In The News is a roundup of stories from The Canadian Press designed to start your day. Here is what’s on the radar of our editors for the morning of July 22 … What we are watching in Canada …
In The News is a roundup of stories from The Canadian Press developed to start your day. Here is what’s on the radar of our editors for the morning of July 22 …
What we are watching in Canada …
MONTREAL — Quebec provincial cops will hold a press conference later on today to shed light on the circumstances surrounding the deaths of two young sisters and their daddy in St-Apollinaire, southwest of Quebec City.
Provincial cops announced on Twitter on Monday night they discovered what they thought is the body of fugitive Martin Carpentier in the same search area they ‘d looked throughout an intense 10- day manhunt.
Authorities said it appeared Carpentier took his own life, but did not supply more information or state how he ‘d gone undetected for 12 days.
The discovery came almost 2 weeks after Carpentier’s automobile was associated with a crash on the evening of July 8 in the village, but neither he nor daughters Norah and Romy Carpentier were inside the car when responders reached the scene.
An Amber Alert was activated the next day, however raised on July 11 when the bodies of Norah, 11, and Romy, 6, were found in the woods nearby. Police have actually not yet launched their cause of death.
On Monday afternoon, hundreds gathered outside the funeral service of the two girls, which happened in their hometown of Levis, Que.
Also this …
OTTAWA– Financing Minister Costs Morneau will appear today prior to a House of Commons committee that is probing a cancelled contract for WE Charity to run a student-volunteer program.
Morneau has actually apologized for not recusing himself from the cabinet discussions and vote on the arrangement, given his children have ties to WE– including one who works in an administrative arm of the organization.
He will be the current cabinet minister to be grilled over the aborted deal that would have seen WE receive more than $435 million to manage a program with a spending plan of approximately $912 million.
Morneau, like Prime Minister Justin Trudeau, is being examined by the federal principles watchdog for possible violations of dispute of interest rules.
On Tuesday, Canada’s leading bureaucrat said he couldn’t see not having the financing minister and prime minister involved in conversations about a program as big in scope and price as the Canada Student Service Grant program.
What we are seeing in the U.S. …
WASHINGTON– U.S. President Donald Trump is using the Department of Homeland Security in extraordinary ways as he attempts to reinforce his law-and-order credentials by making a heavy-handed show of force in cities around the country ahead of November elections.
His strategy to release federal representatives to Chicago and possibly other Democratic-run cities where violence is spiking represents Trump’s most current effort to use the company to supplement local law enforcement in manner ins which reinforce his reelection opportunities.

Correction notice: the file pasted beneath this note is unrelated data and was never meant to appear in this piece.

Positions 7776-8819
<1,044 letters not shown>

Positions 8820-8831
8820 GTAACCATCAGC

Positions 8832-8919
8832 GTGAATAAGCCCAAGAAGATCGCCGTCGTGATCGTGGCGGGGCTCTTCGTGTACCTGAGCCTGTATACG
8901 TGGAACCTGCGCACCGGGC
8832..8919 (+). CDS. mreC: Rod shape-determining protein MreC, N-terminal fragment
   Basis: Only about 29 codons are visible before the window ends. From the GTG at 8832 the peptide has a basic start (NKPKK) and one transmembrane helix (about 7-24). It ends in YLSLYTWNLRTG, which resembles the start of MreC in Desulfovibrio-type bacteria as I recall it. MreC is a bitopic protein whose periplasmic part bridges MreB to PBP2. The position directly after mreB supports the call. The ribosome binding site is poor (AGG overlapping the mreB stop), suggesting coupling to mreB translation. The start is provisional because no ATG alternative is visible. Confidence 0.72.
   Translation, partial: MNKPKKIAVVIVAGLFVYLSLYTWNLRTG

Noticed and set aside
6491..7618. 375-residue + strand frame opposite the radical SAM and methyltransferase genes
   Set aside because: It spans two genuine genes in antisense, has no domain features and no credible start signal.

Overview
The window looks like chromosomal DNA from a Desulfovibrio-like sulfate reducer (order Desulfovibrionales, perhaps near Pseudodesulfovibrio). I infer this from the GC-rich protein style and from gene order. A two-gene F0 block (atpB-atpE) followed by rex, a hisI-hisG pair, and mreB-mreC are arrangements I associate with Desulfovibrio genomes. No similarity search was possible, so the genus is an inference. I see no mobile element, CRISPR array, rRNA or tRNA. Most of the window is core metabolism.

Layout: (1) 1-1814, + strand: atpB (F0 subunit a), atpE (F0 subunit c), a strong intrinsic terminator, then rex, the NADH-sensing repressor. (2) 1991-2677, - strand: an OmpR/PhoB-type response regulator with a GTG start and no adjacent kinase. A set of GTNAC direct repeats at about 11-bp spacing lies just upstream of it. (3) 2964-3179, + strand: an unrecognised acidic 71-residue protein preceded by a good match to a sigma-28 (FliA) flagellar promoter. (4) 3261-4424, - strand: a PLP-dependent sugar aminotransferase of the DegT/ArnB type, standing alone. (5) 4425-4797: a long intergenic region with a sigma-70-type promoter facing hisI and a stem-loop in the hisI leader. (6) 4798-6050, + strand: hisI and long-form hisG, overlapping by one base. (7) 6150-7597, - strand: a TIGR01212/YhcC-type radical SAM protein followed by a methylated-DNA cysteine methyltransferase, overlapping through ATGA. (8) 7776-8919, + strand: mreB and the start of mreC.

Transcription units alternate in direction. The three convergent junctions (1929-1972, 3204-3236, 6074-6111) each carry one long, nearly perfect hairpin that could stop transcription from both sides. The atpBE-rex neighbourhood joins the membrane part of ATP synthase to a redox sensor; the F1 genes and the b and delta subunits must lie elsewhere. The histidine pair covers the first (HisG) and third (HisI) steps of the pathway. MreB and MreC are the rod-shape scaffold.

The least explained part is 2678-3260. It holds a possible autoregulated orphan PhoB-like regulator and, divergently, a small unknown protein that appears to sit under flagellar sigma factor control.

Trump has currently deployed Homeland Security agents to Portland, Ore., on the grounds of protecting federal buildings from protesters.
What we are seeing elsewhere in the world …
The U.S. Justice Department states hackers working with the Chinese federal government targeted companies developing coronavirus vaccines and stole numerous millions of dollars worth of intellectual property and trade tricks from business worldwide.
The indictment says the hackers in recent months looked into vulnerabilities in the computer system networks of Massachusetts and Maryland companies understood for their work in establishing vaccines and treatments.
The case was filed this month in federal court in Washington state and was unsealed Tuesday.
The indictment includes charges of trade secret theft and wire fraud conspiracy versus the hackers, who district attorneys state stole details of interest to the Chinese federal government.
Today in 1948 …
Newfoundlanders voted narrowly in a referendum to join Confederation.
Sports news …
EDMONTON — The Edmonton Eskimos are no longer in the CFL.
The franchise announced Tuesday it’s stopping the Eskimos name. It follows a comparable choice by the NFL’s Washington group as pressure mounts on teams to remove racist or stereotypical names.
The Edmonton club will begin “a comprehensive engagement procedure” on a new name. Till then, the franchise will be called EE Football Group and Edmonton Football Team.
Edmonton president Chris Presson says the club hopes it can keep its double-E logo and green and gold colours.
The decision comes following a evaluation by the franchise after it two times decided to keep its team name. The Eskimos moniker has actually been tied to sports groups in Edmonton given that the 19 th century but critics say the name is derogatory and a colonial-era term for Inuit.
In February, the franchise announced it was keeping the name after a year-long research that included Inuit leaders and neighborhood members throughout Canada. The club stated it received “no consensus” during that review.
This report by The Canadian Press was very first released July 21, 2020
The Canadian Press